And it is only our chronological parochialism that makes us think the knowledge common among fishermen in Portugal (for who can tell how long?) would have been limited only to them. It is little known but well established that there was for thousands of years (and for that matter, is still) a seafaring civilization that stretched all along the Atlantic littoral of Europe, from Scandinavia all the way down to West Africa, and that penetrated the Med at least as far as Mallorca. The Phoenicians and Carthaginians and Greeks seem all to have traded with that Atlantean culture, and to have established trading entrepots of their own - in Southern France, North Africa, and Iberia - to facilitate commerce with the Atlanteans.
There is furthermore no reason to think that the Atlanteans were not routinely in contact with North America. It just isn't that hard to get to America from Europe and back, either by the southern route that piggybacks the Gulf Stream, or the northern route that hops the islands. This commerce with North America could go all the way back to the Minoans and Mycenaeans.
Our ancestors were just as smart as we are, if not lots smarter. And they knew the natural world far more intimately and deeply and familiarly than we do. There is no reason to think that they could not have been traversing the Atlantic for thousands of years, with the same sort of organic knowledge as informed the remarkable navigators among the Polynesians.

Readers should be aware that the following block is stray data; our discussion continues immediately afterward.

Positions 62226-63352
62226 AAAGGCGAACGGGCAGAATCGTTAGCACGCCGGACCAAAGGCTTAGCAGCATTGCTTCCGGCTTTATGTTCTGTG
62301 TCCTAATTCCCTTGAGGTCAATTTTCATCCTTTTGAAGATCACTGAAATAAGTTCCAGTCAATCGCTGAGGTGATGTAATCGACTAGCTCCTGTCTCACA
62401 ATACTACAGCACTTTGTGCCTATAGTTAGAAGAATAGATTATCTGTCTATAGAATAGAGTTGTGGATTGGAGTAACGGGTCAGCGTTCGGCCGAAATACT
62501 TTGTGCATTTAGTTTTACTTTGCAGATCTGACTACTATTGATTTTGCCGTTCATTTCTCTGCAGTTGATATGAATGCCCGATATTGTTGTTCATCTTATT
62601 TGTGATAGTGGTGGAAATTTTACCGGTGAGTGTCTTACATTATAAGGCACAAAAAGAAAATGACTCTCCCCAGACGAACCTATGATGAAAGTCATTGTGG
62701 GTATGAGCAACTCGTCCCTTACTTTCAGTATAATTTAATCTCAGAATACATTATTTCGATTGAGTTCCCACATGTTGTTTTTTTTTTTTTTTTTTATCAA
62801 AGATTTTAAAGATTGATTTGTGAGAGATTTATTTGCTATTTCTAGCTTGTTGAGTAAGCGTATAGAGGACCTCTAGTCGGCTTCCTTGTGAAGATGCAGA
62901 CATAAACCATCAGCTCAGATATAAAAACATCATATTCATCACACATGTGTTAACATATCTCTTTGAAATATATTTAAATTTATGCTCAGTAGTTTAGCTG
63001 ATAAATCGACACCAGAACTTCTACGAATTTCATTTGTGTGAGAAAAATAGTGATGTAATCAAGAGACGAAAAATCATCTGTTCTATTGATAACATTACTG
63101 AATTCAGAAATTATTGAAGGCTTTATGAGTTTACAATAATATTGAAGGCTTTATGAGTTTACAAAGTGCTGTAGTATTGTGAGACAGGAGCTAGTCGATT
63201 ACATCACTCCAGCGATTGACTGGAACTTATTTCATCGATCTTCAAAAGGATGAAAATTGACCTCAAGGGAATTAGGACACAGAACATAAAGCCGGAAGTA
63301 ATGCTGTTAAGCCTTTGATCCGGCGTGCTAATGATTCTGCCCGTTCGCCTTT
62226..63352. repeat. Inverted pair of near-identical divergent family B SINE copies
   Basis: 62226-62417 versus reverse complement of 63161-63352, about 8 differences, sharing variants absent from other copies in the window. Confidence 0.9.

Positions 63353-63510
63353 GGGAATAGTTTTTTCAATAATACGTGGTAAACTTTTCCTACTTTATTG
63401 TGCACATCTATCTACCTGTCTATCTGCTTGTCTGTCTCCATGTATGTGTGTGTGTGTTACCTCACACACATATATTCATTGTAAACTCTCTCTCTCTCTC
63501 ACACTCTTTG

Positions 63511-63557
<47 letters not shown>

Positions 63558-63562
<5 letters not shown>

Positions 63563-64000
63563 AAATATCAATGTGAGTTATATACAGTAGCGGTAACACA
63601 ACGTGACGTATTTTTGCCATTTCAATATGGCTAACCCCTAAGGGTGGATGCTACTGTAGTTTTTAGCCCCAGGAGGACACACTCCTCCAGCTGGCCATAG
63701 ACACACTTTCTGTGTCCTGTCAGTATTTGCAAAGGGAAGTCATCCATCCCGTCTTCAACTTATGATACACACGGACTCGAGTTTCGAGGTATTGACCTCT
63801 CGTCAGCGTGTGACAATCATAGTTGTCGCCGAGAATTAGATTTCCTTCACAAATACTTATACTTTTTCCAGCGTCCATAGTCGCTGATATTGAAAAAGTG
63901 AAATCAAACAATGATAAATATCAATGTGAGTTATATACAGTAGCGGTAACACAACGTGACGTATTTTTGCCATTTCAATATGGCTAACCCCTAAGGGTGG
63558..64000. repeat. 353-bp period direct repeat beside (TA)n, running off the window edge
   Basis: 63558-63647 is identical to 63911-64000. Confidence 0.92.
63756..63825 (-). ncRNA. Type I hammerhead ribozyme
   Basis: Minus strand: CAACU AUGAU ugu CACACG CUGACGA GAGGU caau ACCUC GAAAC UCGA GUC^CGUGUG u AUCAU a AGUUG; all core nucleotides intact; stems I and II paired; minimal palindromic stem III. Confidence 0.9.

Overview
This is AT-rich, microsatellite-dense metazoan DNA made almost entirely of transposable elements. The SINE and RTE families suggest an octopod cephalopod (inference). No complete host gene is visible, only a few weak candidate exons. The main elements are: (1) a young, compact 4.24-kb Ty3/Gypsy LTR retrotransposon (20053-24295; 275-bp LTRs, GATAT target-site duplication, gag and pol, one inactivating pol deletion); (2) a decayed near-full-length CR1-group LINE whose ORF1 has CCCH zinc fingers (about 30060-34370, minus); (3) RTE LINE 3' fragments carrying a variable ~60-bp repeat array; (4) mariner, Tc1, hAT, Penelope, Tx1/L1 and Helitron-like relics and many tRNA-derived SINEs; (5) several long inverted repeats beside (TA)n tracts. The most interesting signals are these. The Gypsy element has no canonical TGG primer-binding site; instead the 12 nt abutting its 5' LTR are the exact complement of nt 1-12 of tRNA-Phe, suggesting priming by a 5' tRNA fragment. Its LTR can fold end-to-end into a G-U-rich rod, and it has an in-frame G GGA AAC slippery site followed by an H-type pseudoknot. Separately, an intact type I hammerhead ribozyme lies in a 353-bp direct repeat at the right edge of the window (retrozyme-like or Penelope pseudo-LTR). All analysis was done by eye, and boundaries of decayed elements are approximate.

To me, it seems obvious then that the base case, the starting presumption of all our archeological investigations of this topic, should be that there has been travel to and fro across the Atlantic for at least as long as there have been humans on either side of it.
After all, we take the colonization of the New World by the Siberians as no big deal; an obvious solution to the question. But, as a former professional outdoorsman, I can tell you that the journey of the Siberians to Alaska and back, over centuries, was a *massive* achievement. These things happen by small steps that are therefore unremarkable, even to those who take them. But they add up to achievements that seem incredible in prospect, even as - once their factuality has been established - in retrospect they seem rather obvious.
Never forget the blond Mandans, in Missouri. This all goes way, way back.
It's long seemed strange to me the *vehemence* in the response to any suggestion of early transatlantean contact. The 'cocaine mummies' in particular are fascinating, verging on forensic proof of contact. Yes, there could be some unsuspected explanation but how could this not be exciting to anyone interested in the the roots of history? There is mostly awkward silence however.